Tastes can vary between us all
Published 12:00 am Tuesday, July 8, 2003
Having the Fourth of July fall on a Friday made for a nice long weekend, but by Sunday I was ready to get back to more normal activities. I had to do more cooking with extra people around and I got really tired of doing dishes. My kitchen is still torn up from last winter and nothing has been done. The contractor we hired wanted to do the work on the house during the winter, but so much work had to be done, and the ground was frozen so we opted to wait.
And now we are waiting and waiting.
I have a large hard plastic industrial-sized sink to do the dishes in and it always seems to be filled with dirty pots and pans, even though we are using paper plates. I have no counter space so when I cook, I use the top of the freezer to prepare the food. It isn't convenient when someone needs to get something out of the freezer with my bowls and other cooking utensils and ingredients on top to the freezer.
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The really bad part is right now I have fruit that is ready to be taken care of. I have a cherry tree that is loaded this year and I am going to make jelly. My kitchen is so crowded, cramped and dark. A false wall was put up where the rest of the kitchen used to be. No breeze comes through the kitchen anymore and I don't look forward to processing the cherries.
Usually the birds eat all the cherries before I can pick them, but not this year. I was hoping the birds would eat the cherries so I wouldn't have to deal with them, but no such luck. They are delicious cherries so I can't allow them to go to waste. Besides the cherries, raspberries and wild black berries are ripening quickly with our warm humid days. My son, Timmy and I take bowls to the raspberry patch and pick our breakfast fresh each morning. They are so delicious. I keep telling myself that all the work with the fresh fruit will pay off this winter when I am really stuck in the house.
Besides processing fruit, I made elder flower wine last week with my friend Heidi. I picked the elder flowers on my farm and we mixed up the wine at Heidi's house. She added the yeast to the fermented flowers after it set three days. Heidi said the liquid from the flowers is the color of sunshine.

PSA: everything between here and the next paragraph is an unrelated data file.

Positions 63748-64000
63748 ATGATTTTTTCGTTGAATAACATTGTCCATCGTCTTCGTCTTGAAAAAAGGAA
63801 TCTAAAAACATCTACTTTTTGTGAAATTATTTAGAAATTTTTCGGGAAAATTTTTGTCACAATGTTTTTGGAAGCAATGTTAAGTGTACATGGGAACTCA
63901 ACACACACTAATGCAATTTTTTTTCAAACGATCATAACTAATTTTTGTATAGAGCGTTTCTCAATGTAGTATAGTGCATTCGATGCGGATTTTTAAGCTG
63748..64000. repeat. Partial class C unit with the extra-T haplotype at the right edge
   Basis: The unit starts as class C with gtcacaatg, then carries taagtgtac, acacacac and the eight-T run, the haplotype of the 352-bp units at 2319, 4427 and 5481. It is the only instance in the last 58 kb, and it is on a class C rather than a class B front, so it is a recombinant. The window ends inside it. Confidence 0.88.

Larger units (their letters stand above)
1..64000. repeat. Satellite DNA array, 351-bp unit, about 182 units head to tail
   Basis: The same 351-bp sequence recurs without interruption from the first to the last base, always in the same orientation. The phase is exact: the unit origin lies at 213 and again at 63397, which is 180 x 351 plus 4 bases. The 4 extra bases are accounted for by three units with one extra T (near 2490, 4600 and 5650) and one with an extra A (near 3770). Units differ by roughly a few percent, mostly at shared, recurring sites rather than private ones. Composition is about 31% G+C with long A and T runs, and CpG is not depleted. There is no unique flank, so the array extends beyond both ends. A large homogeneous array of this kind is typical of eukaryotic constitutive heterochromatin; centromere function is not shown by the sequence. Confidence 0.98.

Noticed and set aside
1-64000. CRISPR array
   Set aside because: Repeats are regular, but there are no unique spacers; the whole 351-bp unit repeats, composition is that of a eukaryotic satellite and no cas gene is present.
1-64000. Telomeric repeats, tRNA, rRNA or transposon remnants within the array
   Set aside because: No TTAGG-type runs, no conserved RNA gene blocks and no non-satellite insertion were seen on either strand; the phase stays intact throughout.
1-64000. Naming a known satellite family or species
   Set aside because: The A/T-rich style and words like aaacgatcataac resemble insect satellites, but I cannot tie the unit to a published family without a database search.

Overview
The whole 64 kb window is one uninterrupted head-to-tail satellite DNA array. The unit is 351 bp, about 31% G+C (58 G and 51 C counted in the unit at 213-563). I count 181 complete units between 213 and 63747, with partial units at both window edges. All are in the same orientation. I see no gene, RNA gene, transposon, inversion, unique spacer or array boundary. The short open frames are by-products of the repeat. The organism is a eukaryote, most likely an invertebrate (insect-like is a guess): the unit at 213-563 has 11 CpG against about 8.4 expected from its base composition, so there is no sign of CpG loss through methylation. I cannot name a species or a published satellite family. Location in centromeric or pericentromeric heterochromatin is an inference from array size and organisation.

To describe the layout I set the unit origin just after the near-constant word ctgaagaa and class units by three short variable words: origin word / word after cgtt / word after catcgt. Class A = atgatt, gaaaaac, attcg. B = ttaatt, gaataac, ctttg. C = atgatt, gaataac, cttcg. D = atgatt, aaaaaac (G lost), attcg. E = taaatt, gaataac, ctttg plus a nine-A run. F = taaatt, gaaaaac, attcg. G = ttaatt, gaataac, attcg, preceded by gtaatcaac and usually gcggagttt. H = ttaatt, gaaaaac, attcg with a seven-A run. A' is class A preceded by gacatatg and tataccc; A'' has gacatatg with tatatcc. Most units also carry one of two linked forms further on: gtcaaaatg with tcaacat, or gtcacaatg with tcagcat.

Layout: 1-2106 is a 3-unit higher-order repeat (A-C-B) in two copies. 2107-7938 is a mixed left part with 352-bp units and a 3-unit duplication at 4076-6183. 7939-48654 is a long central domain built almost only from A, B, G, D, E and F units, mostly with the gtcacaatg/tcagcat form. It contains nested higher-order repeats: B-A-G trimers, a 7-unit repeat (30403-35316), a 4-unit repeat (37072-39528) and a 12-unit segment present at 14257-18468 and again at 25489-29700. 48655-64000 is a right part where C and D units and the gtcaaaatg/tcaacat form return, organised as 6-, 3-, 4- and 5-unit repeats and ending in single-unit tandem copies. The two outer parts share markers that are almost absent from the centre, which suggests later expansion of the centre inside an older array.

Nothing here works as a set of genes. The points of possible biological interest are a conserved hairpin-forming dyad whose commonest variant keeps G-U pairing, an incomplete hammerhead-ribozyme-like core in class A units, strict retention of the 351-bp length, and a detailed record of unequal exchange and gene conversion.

The elder flower wine won't be ready for six months after we bottle it.
We want to make raspberry wine next. We feel like alchemists mixing our potions from wild flowers and berries that we can get free for the picking. This is my first attempt at making wine. I hope it turns out OK. My brother Tim tried to make homemade beer one time. He must not have bottled the brew at the right time, as all the caps popped off and the bottles broke.
Fortunately the bottles were in the garage so the mess wasn't too bad to clean up.
When we lived in Ireland, our neighbors made homemade stout. Tom didn't like the taste of their homemade stout and he got sick every time he drank it. I, being a woman, wasn't expected to drink stout, but Tom was expected to drink the stout and he knew he would be considered rude if he didn't partake in the neighbor's new batch of homemade brew. Tom figured out how to drink the stout one night without actually drinking it. He would take a few sips of his stout and as the night wore on and the men were drinking away, he would switch his glass when someone would set their glass down. The person always seemed a bit perplexed when he would pick his glass up and the glass was fuller than he thought it should be. Tom would be holding their almost empty
glass and taking sips and smiling so the person would smile, and think he must be confused and then he would down Tom's full glass. Tom would do this switching of the glasses several times over the course of the night, but he said it saved his stomach from the rot gut he would have gotten if he had drunk the home brew.
Sheila Donnelly can be reached at 434-2233 or by e-mail at :mailto:firstname.lastname@example.org